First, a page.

Let us examine the passages of Scripture on which the believers in the Trinity depend for its support.

Gen. i. 26, "Let us make man in our image." The fact that the pronouns are plural, and that the Hebrew name for God has a plural ending, is said to prove that there are a plurality of persons in the Godhead. But this would equally well serve to prove that there are many Gods, if it proved anything. The fact is however, as many orthodox learned men have acknowledged, that the plural is used simply by way of dignity, just as a monarch in our own times commences a proclamation with we instead of I, and says "given at our palace." The Hebrews themselves, who are the best judges of their own language, universally give this explanation, and none of them ever dream of any doctrine at variance with the Divine Unity being taught in this text.

Matt. xxviii. 19, "baptising them in the name of the Father and of the Son and of the Holy Ghost." Observe nothing is said here of the three persons mentioned together forming one God. To "baptise in the name" is equivalent to baptising in the belief, and this text signifies that those who were received as Christian conveits were to declare their belief in God, in Christ and in the Holy Spirit; but not that the three are one. We have a similar expression, 1 Cor. x. 2, "baptised unto Moses," but no one concludes thence that Moses was God. So (Romans vi. 3), the disciples of Christ are said to be baptised into his death, that is into a profession of their belief of his death. We do not find in the Acts of the Apostles that the first Christian preachers used the formula given by Matthew, but they simply baptised into the name of Christ. Would they have failed to use the threefold formula if it had been significant of an important doctrine? Compare these words with the declarations of the doctrine contained in modern creeds, and it will be seen how the one fails to confirm the other.

II. Cor. xiii. 14, "the grace of the Lord Jesus Christ, and the love of God, and the communion of the Holy Ghost be with you all."

Here again three are mentioned, but it is neither said nor hinted that they are one, or that they are God. On the contrary God is spoken of apart from the other two, which could not be the case, if they also were God. It will hardly be asserted that the mention of another in the same sentence with God proves that this other is God. We read Ex. xiv. 31, "the people feared the Lord and believed the Lord and his servant Moses." I. Sam. xii. 18, "the people feared the Lord and Samuel." 1 Chron. xxix. 20, "worshipped the Lord and the king." Unless these texts prove that Moses, Samuel, and David were one with Jehovah, the texts we are considering cannot prove Jesus Christ and the Holy Spirit to be one with God.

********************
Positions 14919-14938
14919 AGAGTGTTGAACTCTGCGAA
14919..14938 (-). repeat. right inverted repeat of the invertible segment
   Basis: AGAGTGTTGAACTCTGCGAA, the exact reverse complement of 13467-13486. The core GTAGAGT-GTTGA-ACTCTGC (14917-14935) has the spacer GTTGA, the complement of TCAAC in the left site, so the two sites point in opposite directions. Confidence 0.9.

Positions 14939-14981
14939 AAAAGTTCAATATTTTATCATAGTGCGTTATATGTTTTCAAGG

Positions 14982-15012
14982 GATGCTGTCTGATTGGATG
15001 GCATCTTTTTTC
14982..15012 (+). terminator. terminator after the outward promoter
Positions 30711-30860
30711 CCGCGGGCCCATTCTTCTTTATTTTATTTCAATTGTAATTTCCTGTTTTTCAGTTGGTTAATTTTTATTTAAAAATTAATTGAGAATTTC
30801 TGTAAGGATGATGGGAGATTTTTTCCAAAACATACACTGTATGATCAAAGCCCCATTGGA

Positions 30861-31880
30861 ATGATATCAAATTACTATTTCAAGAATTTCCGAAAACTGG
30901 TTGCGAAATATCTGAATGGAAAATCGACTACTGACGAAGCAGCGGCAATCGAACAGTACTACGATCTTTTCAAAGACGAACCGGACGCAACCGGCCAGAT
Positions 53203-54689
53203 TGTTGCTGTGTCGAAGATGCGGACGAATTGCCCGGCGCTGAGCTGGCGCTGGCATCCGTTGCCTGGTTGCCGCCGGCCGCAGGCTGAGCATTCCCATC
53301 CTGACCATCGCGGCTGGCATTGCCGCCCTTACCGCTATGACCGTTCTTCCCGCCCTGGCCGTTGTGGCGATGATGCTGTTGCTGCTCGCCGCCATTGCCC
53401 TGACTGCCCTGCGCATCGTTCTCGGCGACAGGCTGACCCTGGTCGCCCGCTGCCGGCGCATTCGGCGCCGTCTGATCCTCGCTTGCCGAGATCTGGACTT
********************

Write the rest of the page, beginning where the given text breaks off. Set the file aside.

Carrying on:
1 John v. 7, has often been quoted in support of the Trinity, but it is now generally acknowledged that this verse is an interpolation, and ought not to appear in the Bible. It is contained in no Greek manuscript written before the 15th century, in no Latin manuscript before the 9th century, in no ancient version. It was omitted by Zuinglius, Luther and Griesbach, and in the old English Bibles was printed in smaller type or between brackets. Its spuriousness has been admitted by learned Trinitarians of all denominations.

It has been shown (1) that the doctrine of the Trinity is self-contradictory and unreasonable; (2) that it is not taught plainly and explicitly in the Bible; (3) that it is opposed to the declarations of Christ and his apostles; (4) that the texts quoted in support of it do not express it. Why then should we receive it? Has it any important practical influence? Does it tend to make men pious and virtuous? Can it be expressed in Scripture language? Can it be put in any form that will reconcile it with common sense or recommend it to the human understanding? Let Christians ponder these questions, and if they find themselves compelled to answer "no" to them, let no power of fashion or custom or prejudice, no sanction of antiquity or Church authority induce them to profess a belief in a doctrine they can neither understand nor defend.